Sunday night gig turnouts are always a bit iffy – hangovers , reduced services via public transport and the appeal of an early night before the working week arrives like a massive big shit on the pavement of life. Which is a shame because a bill as good as September Girls, Telegram and Scarlet should really be enough to blast away the apathetic languor of Sunday and break the magnetic pull of a “Country File” and “Antiques Roadshow” double header.
Local favourites Scarlet kicked off proceedings in Liverpool’s Arts Club with an energetic and perfectly executed set. The band have grown since we last caught them live. They appeared more confident in their stagecraft, as they delivered a fine performance of charged energetic guitar-driven indie pop, that certainly invigorated and uplifted the senses.
Telegram arrived on stage looking part Ramones, part Stooges and part Stones . Their glammed up krautrock aesthetic replete with driving motorik rhythms, big choruses and punky garage-glam rock guitar thrash certainly proved there is plenty of substance behind the style, as they gave an edgy swaggering performance. All the more impressive after singer Tom informed us after the show that it came on the back of zero hours sleep due to a heavy session at Manchester’s psychfest the night before.
Dublin quintet September Girls are the main draw, with an audience that included 99% of Manchester band PINS and Brooklyn’s Beverly. One of the crucial elements to the September Girls live experience is getting the sound mix totally on point, “if it’s not right it can turn to mush” remarked bassist Paula Cullen after the show. Thankfully the sound at Liverpool Arts Club was pretty much perfect, ensuring that the walls of guitars never overwhelmed the layered vocals and it made for a mesmerising and immersive set.
There’s always been something sinister and slightly off-kilter about the atmosphere September Girls sound conjures up and these feelings of being slightly disorientated were compounded when the set opened with keyboardist Lauren playing the drums and drummer Sarah stepping out from the shadows with a microphone in her hand to take lead vocals on ‘Wolves’ . The set which comprised in the main of tracks from the band’s superb second album ‘Age Of Indignation’ saw lead vocals switch between band members (who also seem to have switched hair colours and hairstyles) with dazzling efficiency as guitars chimed with a sinister dark shimmer and spectral haunted fairground keyboards swirled about the venue, creating a nebulous sense of foreboding.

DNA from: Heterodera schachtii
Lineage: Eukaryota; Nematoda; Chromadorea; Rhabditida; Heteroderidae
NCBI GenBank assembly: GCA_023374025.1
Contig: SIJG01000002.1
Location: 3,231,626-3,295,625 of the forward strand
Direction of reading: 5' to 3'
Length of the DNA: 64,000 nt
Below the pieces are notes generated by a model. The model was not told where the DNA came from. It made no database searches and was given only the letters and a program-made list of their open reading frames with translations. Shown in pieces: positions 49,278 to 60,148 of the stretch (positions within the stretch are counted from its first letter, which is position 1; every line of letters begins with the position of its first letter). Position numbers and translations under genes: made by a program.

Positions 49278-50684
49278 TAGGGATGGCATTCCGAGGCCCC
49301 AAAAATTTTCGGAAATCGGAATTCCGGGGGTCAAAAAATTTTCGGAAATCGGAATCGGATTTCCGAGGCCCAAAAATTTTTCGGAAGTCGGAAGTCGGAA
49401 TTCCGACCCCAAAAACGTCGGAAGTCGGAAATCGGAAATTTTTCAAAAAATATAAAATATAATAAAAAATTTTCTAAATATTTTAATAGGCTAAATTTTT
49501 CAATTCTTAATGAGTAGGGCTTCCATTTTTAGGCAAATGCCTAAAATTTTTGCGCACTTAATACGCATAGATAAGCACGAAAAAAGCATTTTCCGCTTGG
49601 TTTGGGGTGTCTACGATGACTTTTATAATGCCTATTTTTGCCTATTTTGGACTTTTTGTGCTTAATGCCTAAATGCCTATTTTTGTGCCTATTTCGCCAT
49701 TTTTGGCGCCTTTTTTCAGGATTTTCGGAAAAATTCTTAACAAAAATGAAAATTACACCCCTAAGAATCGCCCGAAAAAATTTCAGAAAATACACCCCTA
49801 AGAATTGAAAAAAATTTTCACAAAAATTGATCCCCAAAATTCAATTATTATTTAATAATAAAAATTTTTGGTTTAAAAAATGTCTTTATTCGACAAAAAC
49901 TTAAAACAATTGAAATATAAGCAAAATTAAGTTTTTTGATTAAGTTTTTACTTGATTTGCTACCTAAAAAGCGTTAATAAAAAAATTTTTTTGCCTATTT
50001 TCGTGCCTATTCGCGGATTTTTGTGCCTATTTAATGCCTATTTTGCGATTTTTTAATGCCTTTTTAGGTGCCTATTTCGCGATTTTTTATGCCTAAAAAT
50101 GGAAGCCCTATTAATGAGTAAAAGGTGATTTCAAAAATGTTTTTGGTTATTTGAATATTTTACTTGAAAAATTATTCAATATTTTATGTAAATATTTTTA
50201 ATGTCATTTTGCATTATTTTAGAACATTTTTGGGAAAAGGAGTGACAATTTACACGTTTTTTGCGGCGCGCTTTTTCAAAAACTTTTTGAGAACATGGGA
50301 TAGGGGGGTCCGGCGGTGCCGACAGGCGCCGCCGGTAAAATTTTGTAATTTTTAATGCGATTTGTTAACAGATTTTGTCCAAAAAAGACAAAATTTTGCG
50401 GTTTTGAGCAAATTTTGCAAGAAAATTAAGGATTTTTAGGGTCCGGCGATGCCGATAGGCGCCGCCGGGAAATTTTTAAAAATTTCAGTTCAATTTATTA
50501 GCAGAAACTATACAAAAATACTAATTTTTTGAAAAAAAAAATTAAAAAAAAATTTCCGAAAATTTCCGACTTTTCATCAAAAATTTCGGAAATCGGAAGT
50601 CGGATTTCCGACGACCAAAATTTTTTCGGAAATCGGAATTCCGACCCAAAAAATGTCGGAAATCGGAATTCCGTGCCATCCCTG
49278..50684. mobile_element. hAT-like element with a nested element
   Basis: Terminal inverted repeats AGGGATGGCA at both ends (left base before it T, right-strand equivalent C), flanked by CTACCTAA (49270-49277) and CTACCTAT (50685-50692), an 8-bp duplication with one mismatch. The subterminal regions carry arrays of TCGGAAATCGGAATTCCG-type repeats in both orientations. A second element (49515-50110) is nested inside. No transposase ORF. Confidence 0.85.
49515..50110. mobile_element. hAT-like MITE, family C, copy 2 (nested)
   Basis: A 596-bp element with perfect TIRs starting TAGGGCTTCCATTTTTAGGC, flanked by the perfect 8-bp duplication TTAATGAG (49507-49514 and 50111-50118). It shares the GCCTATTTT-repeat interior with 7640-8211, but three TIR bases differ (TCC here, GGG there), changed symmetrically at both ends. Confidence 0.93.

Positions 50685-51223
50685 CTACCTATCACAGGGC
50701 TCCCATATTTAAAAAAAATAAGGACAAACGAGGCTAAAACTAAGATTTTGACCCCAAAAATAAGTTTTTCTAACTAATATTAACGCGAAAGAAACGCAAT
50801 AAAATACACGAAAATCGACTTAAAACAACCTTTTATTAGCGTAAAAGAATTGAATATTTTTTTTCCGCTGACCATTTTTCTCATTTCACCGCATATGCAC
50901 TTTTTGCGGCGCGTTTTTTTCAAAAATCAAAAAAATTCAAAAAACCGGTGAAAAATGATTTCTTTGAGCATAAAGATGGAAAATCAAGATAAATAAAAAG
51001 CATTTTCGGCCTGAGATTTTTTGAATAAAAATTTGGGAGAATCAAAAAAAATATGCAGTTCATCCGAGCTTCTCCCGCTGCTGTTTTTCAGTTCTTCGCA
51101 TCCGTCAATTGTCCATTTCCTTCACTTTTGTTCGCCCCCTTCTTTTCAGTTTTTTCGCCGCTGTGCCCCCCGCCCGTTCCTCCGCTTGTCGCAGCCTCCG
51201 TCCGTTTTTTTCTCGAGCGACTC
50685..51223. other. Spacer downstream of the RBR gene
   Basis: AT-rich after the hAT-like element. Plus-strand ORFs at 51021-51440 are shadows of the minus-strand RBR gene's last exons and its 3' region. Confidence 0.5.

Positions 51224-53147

‘Age Of Indignation’ is a more vociferous album than their sublime debut ‘Cursing The Sea’. It would perhaps be a misreading of September Girls to suggest that ‘Age Of Indignation’ is a massively more political statement than their debut, (which tackled heavyweight subjects such as societal to attitudes towards woman, victim blaming and rape.) However there does appear to be a more sustained sense of fury and indeed a genuine sense of indignation throughout,as it hones in on it’s targets with eloquence, clarity and deadly clear-eyed precision. In the live setting the new songs worked perfectly and saw the band expanding their sonic palette whilst still retaining their monochromatic glitter. And when they are on this sort of sparkling spiky form Matt Baker and his wellies were soon but a distant memory and it’s always worth making the effort to catch September Girls, whatever day of the week it is.
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